Soup season is upon us – at least according to the calendar, if not the weather. I’ll be here wearing my turtlenecks and slurping soup, despite the 80 degree temps. I refuse to let such minor details put a damper on my favorite season. Least of all my love for all things squash.
If I had to choose one variety of squash or pumpkin, kabocha would be it. It has an earthy, sweet flavor and a fluffy texture, reminiscent of sweet potato. It is also rich in nutrients, including beta-carotene, iron, vitamins A and C and fiber. It is particularly delicious in soup form, as its fluffy, moist texture produces a velvety soup that is basically a warm hug in bowl form.
Squash soups, and especially butternut squash soups, are ubiquitous come autumn. You can’t really go wrong with any squash soup – it’s hard to mess up the sweet flavor and crowd-pleasing orange hue. However, I find most kind of one-note and a bit lackluster. In my experience, squash in any preparation needs to be balanced with other flavors — acidity, freshness, a jolt of spice and earthy umami — to save it from cloying sweetness.
This soup is the perfect example of balancing and enhancing squash’s natural flavor. Fresh, slightly tart apple, earthy miso, a hit of acid in the form of apple cider vinegar, onion, ginger and thyme all combine in a complex harmony of flavors that is so delicious. The flavor is anything but lackluster. Oh, and I almost forgot to mention the secret creamy ingredient — almond butter! I mean, why not? I love almond butter with apple and squash separately, so I decided to combine all three in this soup, and it totally works. The almond butter lends creaminess and richness, without any actual cream. I also love the slight nuttiness it lends to the soup’s flavor.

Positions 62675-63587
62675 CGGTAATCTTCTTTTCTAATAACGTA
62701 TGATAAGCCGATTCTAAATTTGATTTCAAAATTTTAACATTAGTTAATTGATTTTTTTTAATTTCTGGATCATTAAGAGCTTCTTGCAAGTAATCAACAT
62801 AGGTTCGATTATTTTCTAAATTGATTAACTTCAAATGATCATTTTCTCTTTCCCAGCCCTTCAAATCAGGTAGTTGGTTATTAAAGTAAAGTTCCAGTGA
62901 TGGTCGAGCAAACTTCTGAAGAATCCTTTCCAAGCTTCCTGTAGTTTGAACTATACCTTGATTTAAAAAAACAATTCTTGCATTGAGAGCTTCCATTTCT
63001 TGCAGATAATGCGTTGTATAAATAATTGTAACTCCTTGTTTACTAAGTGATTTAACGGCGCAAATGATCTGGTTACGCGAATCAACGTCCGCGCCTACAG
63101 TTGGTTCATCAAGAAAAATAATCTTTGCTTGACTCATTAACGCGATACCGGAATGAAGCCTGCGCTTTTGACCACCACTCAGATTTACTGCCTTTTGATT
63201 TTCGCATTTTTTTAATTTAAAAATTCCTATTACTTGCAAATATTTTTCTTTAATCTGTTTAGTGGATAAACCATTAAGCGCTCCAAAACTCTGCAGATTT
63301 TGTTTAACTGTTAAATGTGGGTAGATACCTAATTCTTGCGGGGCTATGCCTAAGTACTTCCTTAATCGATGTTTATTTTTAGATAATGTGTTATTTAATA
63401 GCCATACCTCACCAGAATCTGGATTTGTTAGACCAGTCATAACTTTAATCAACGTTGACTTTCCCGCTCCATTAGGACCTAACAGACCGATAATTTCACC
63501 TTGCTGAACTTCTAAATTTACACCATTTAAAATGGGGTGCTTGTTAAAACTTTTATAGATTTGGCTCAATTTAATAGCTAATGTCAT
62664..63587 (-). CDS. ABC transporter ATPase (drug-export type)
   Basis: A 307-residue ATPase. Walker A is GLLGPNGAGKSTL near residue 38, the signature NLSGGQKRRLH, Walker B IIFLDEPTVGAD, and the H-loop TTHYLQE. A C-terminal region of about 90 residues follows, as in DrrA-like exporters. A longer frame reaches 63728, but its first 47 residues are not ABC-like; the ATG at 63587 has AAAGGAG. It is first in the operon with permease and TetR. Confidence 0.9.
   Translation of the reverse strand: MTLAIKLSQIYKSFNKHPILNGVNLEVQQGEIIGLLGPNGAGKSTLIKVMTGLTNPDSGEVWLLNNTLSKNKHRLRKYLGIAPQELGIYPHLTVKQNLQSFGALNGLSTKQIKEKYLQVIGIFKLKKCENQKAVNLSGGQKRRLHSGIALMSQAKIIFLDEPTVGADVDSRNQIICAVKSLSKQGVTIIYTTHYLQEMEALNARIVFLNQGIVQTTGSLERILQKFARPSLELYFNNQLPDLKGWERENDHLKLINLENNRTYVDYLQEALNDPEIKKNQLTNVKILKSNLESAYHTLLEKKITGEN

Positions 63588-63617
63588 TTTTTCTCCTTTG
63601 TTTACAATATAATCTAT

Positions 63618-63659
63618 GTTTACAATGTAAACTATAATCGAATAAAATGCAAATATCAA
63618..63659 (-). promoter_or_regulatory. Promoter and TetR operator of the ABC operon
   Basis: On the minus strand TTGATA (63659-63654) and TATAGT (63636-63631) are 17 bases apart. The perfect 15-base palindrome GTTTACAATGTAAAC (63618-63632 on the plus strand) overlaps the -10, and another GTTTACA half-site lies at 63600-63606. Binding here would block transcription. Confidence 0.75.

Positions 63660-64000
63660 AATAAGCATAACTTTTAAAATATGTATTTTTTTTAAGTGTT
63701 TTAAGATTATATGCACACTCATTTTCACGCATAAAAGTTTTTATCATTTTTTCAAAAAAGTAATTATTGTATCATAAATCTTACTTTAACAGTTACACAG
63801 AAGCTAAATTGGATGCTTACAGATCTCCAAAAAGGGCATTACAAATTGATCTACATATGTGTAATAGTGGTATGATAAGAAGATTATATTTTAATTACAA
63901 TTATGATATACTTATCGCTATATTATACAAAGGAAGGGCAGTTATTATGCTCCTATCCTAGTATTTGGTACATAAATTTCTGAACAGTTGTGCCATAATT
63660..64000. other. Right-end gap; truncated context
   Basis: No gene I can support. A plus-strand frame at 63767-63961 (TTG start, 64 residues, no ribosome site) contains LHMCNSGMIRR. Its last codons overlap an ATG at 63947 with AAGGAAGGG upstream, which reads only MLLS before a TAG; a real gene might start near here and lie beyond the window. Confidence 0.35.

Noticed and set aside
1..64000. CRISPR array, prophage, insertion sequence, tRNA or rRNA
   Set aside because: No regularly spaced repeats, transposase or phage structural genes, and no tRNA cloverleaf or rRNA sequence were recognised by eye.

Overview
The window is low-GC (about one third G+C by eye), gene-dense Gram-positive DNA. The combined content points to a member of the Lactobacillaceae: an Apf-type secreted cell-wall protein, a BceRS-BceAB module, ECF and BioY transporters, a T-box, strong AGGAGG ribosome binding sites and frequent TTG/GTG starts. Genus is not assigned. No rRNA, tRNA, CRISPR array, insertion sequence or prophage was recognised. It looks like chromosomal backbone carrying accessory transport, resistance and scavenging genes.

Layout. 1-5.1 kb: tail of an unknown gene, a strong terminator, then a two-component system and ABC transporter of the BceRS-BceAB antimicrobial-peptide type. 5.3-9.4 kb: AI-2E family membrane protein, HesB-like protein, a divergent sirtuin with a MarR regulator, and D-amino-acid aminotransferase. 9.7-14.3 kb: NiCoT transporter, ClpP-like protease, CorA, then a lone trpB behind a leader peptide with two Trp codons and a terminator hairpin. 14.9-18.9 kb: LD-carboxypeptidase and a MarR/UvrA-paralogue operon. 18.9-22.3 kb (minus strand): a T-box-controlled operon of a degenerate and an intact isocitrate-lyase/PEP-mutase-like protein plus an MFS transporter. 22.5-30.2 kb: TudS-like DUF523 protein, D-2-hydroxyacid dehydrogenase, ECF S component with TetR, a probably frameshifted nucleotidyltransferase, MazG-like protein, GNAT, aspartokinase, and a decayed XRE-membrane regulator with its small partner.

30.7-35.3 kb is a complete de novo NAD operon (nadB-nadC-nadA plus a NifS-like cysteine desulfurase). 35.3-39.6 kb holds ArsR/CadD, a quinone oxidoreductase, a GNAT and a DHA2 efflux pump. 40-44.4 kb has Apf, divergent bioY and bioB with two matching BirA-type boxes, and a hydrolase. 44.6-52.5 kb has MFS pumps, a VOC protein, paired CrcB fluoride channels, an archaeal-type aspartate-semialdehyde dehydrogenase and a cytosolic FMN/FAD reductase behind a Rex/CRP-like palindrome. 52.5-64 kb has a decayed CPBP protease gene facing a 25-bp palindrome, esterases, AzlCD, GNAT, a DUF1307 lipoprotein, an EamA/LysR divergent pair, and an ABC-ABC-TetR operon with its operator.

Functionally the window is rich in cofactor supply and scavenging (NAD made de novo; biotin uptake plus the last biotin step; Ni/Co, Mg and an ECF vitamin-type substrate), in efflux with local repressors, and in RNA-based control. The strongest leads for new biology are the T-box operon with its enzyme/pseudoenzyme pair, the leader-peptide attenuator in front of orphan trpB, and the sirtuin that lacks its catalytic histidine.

Ok, this all sounds great, you may be thinking, but what about the elephant in the room? The terrifying prospect of cutting said squash. Cutting into a kabocha is, indeed, not for the faint of heart. For this very reason, this recipe only requires you to cut the squash in half and roast it. I never even think about peeling this intimidating veggie, as its tough skin makes it a near impossible chore. And I’d like to keep each of my fingers, thank you very much. So just one cut – you can do it. Use your largest, sharpest knife on a stable cutting surface. If your cutting board is prone to sliding around, place it on a silicone baking mat or a damp kitchen towel.
Roasting the squash not only makes the process easier, but it also intensifies the squash’s flavor. You can also do the roasting step a day or two in advance. Once the roasting is done, this soup comes together very quickly. It’s the perfect warming soup for the cozy season ahead. Serve it with crusty bread or atop your grain of choice. I swirled in a bit of coconut yogurt, topped with watercress and sprinkled with sesame seeds and flaky salt.
Enjoy! xx Maggie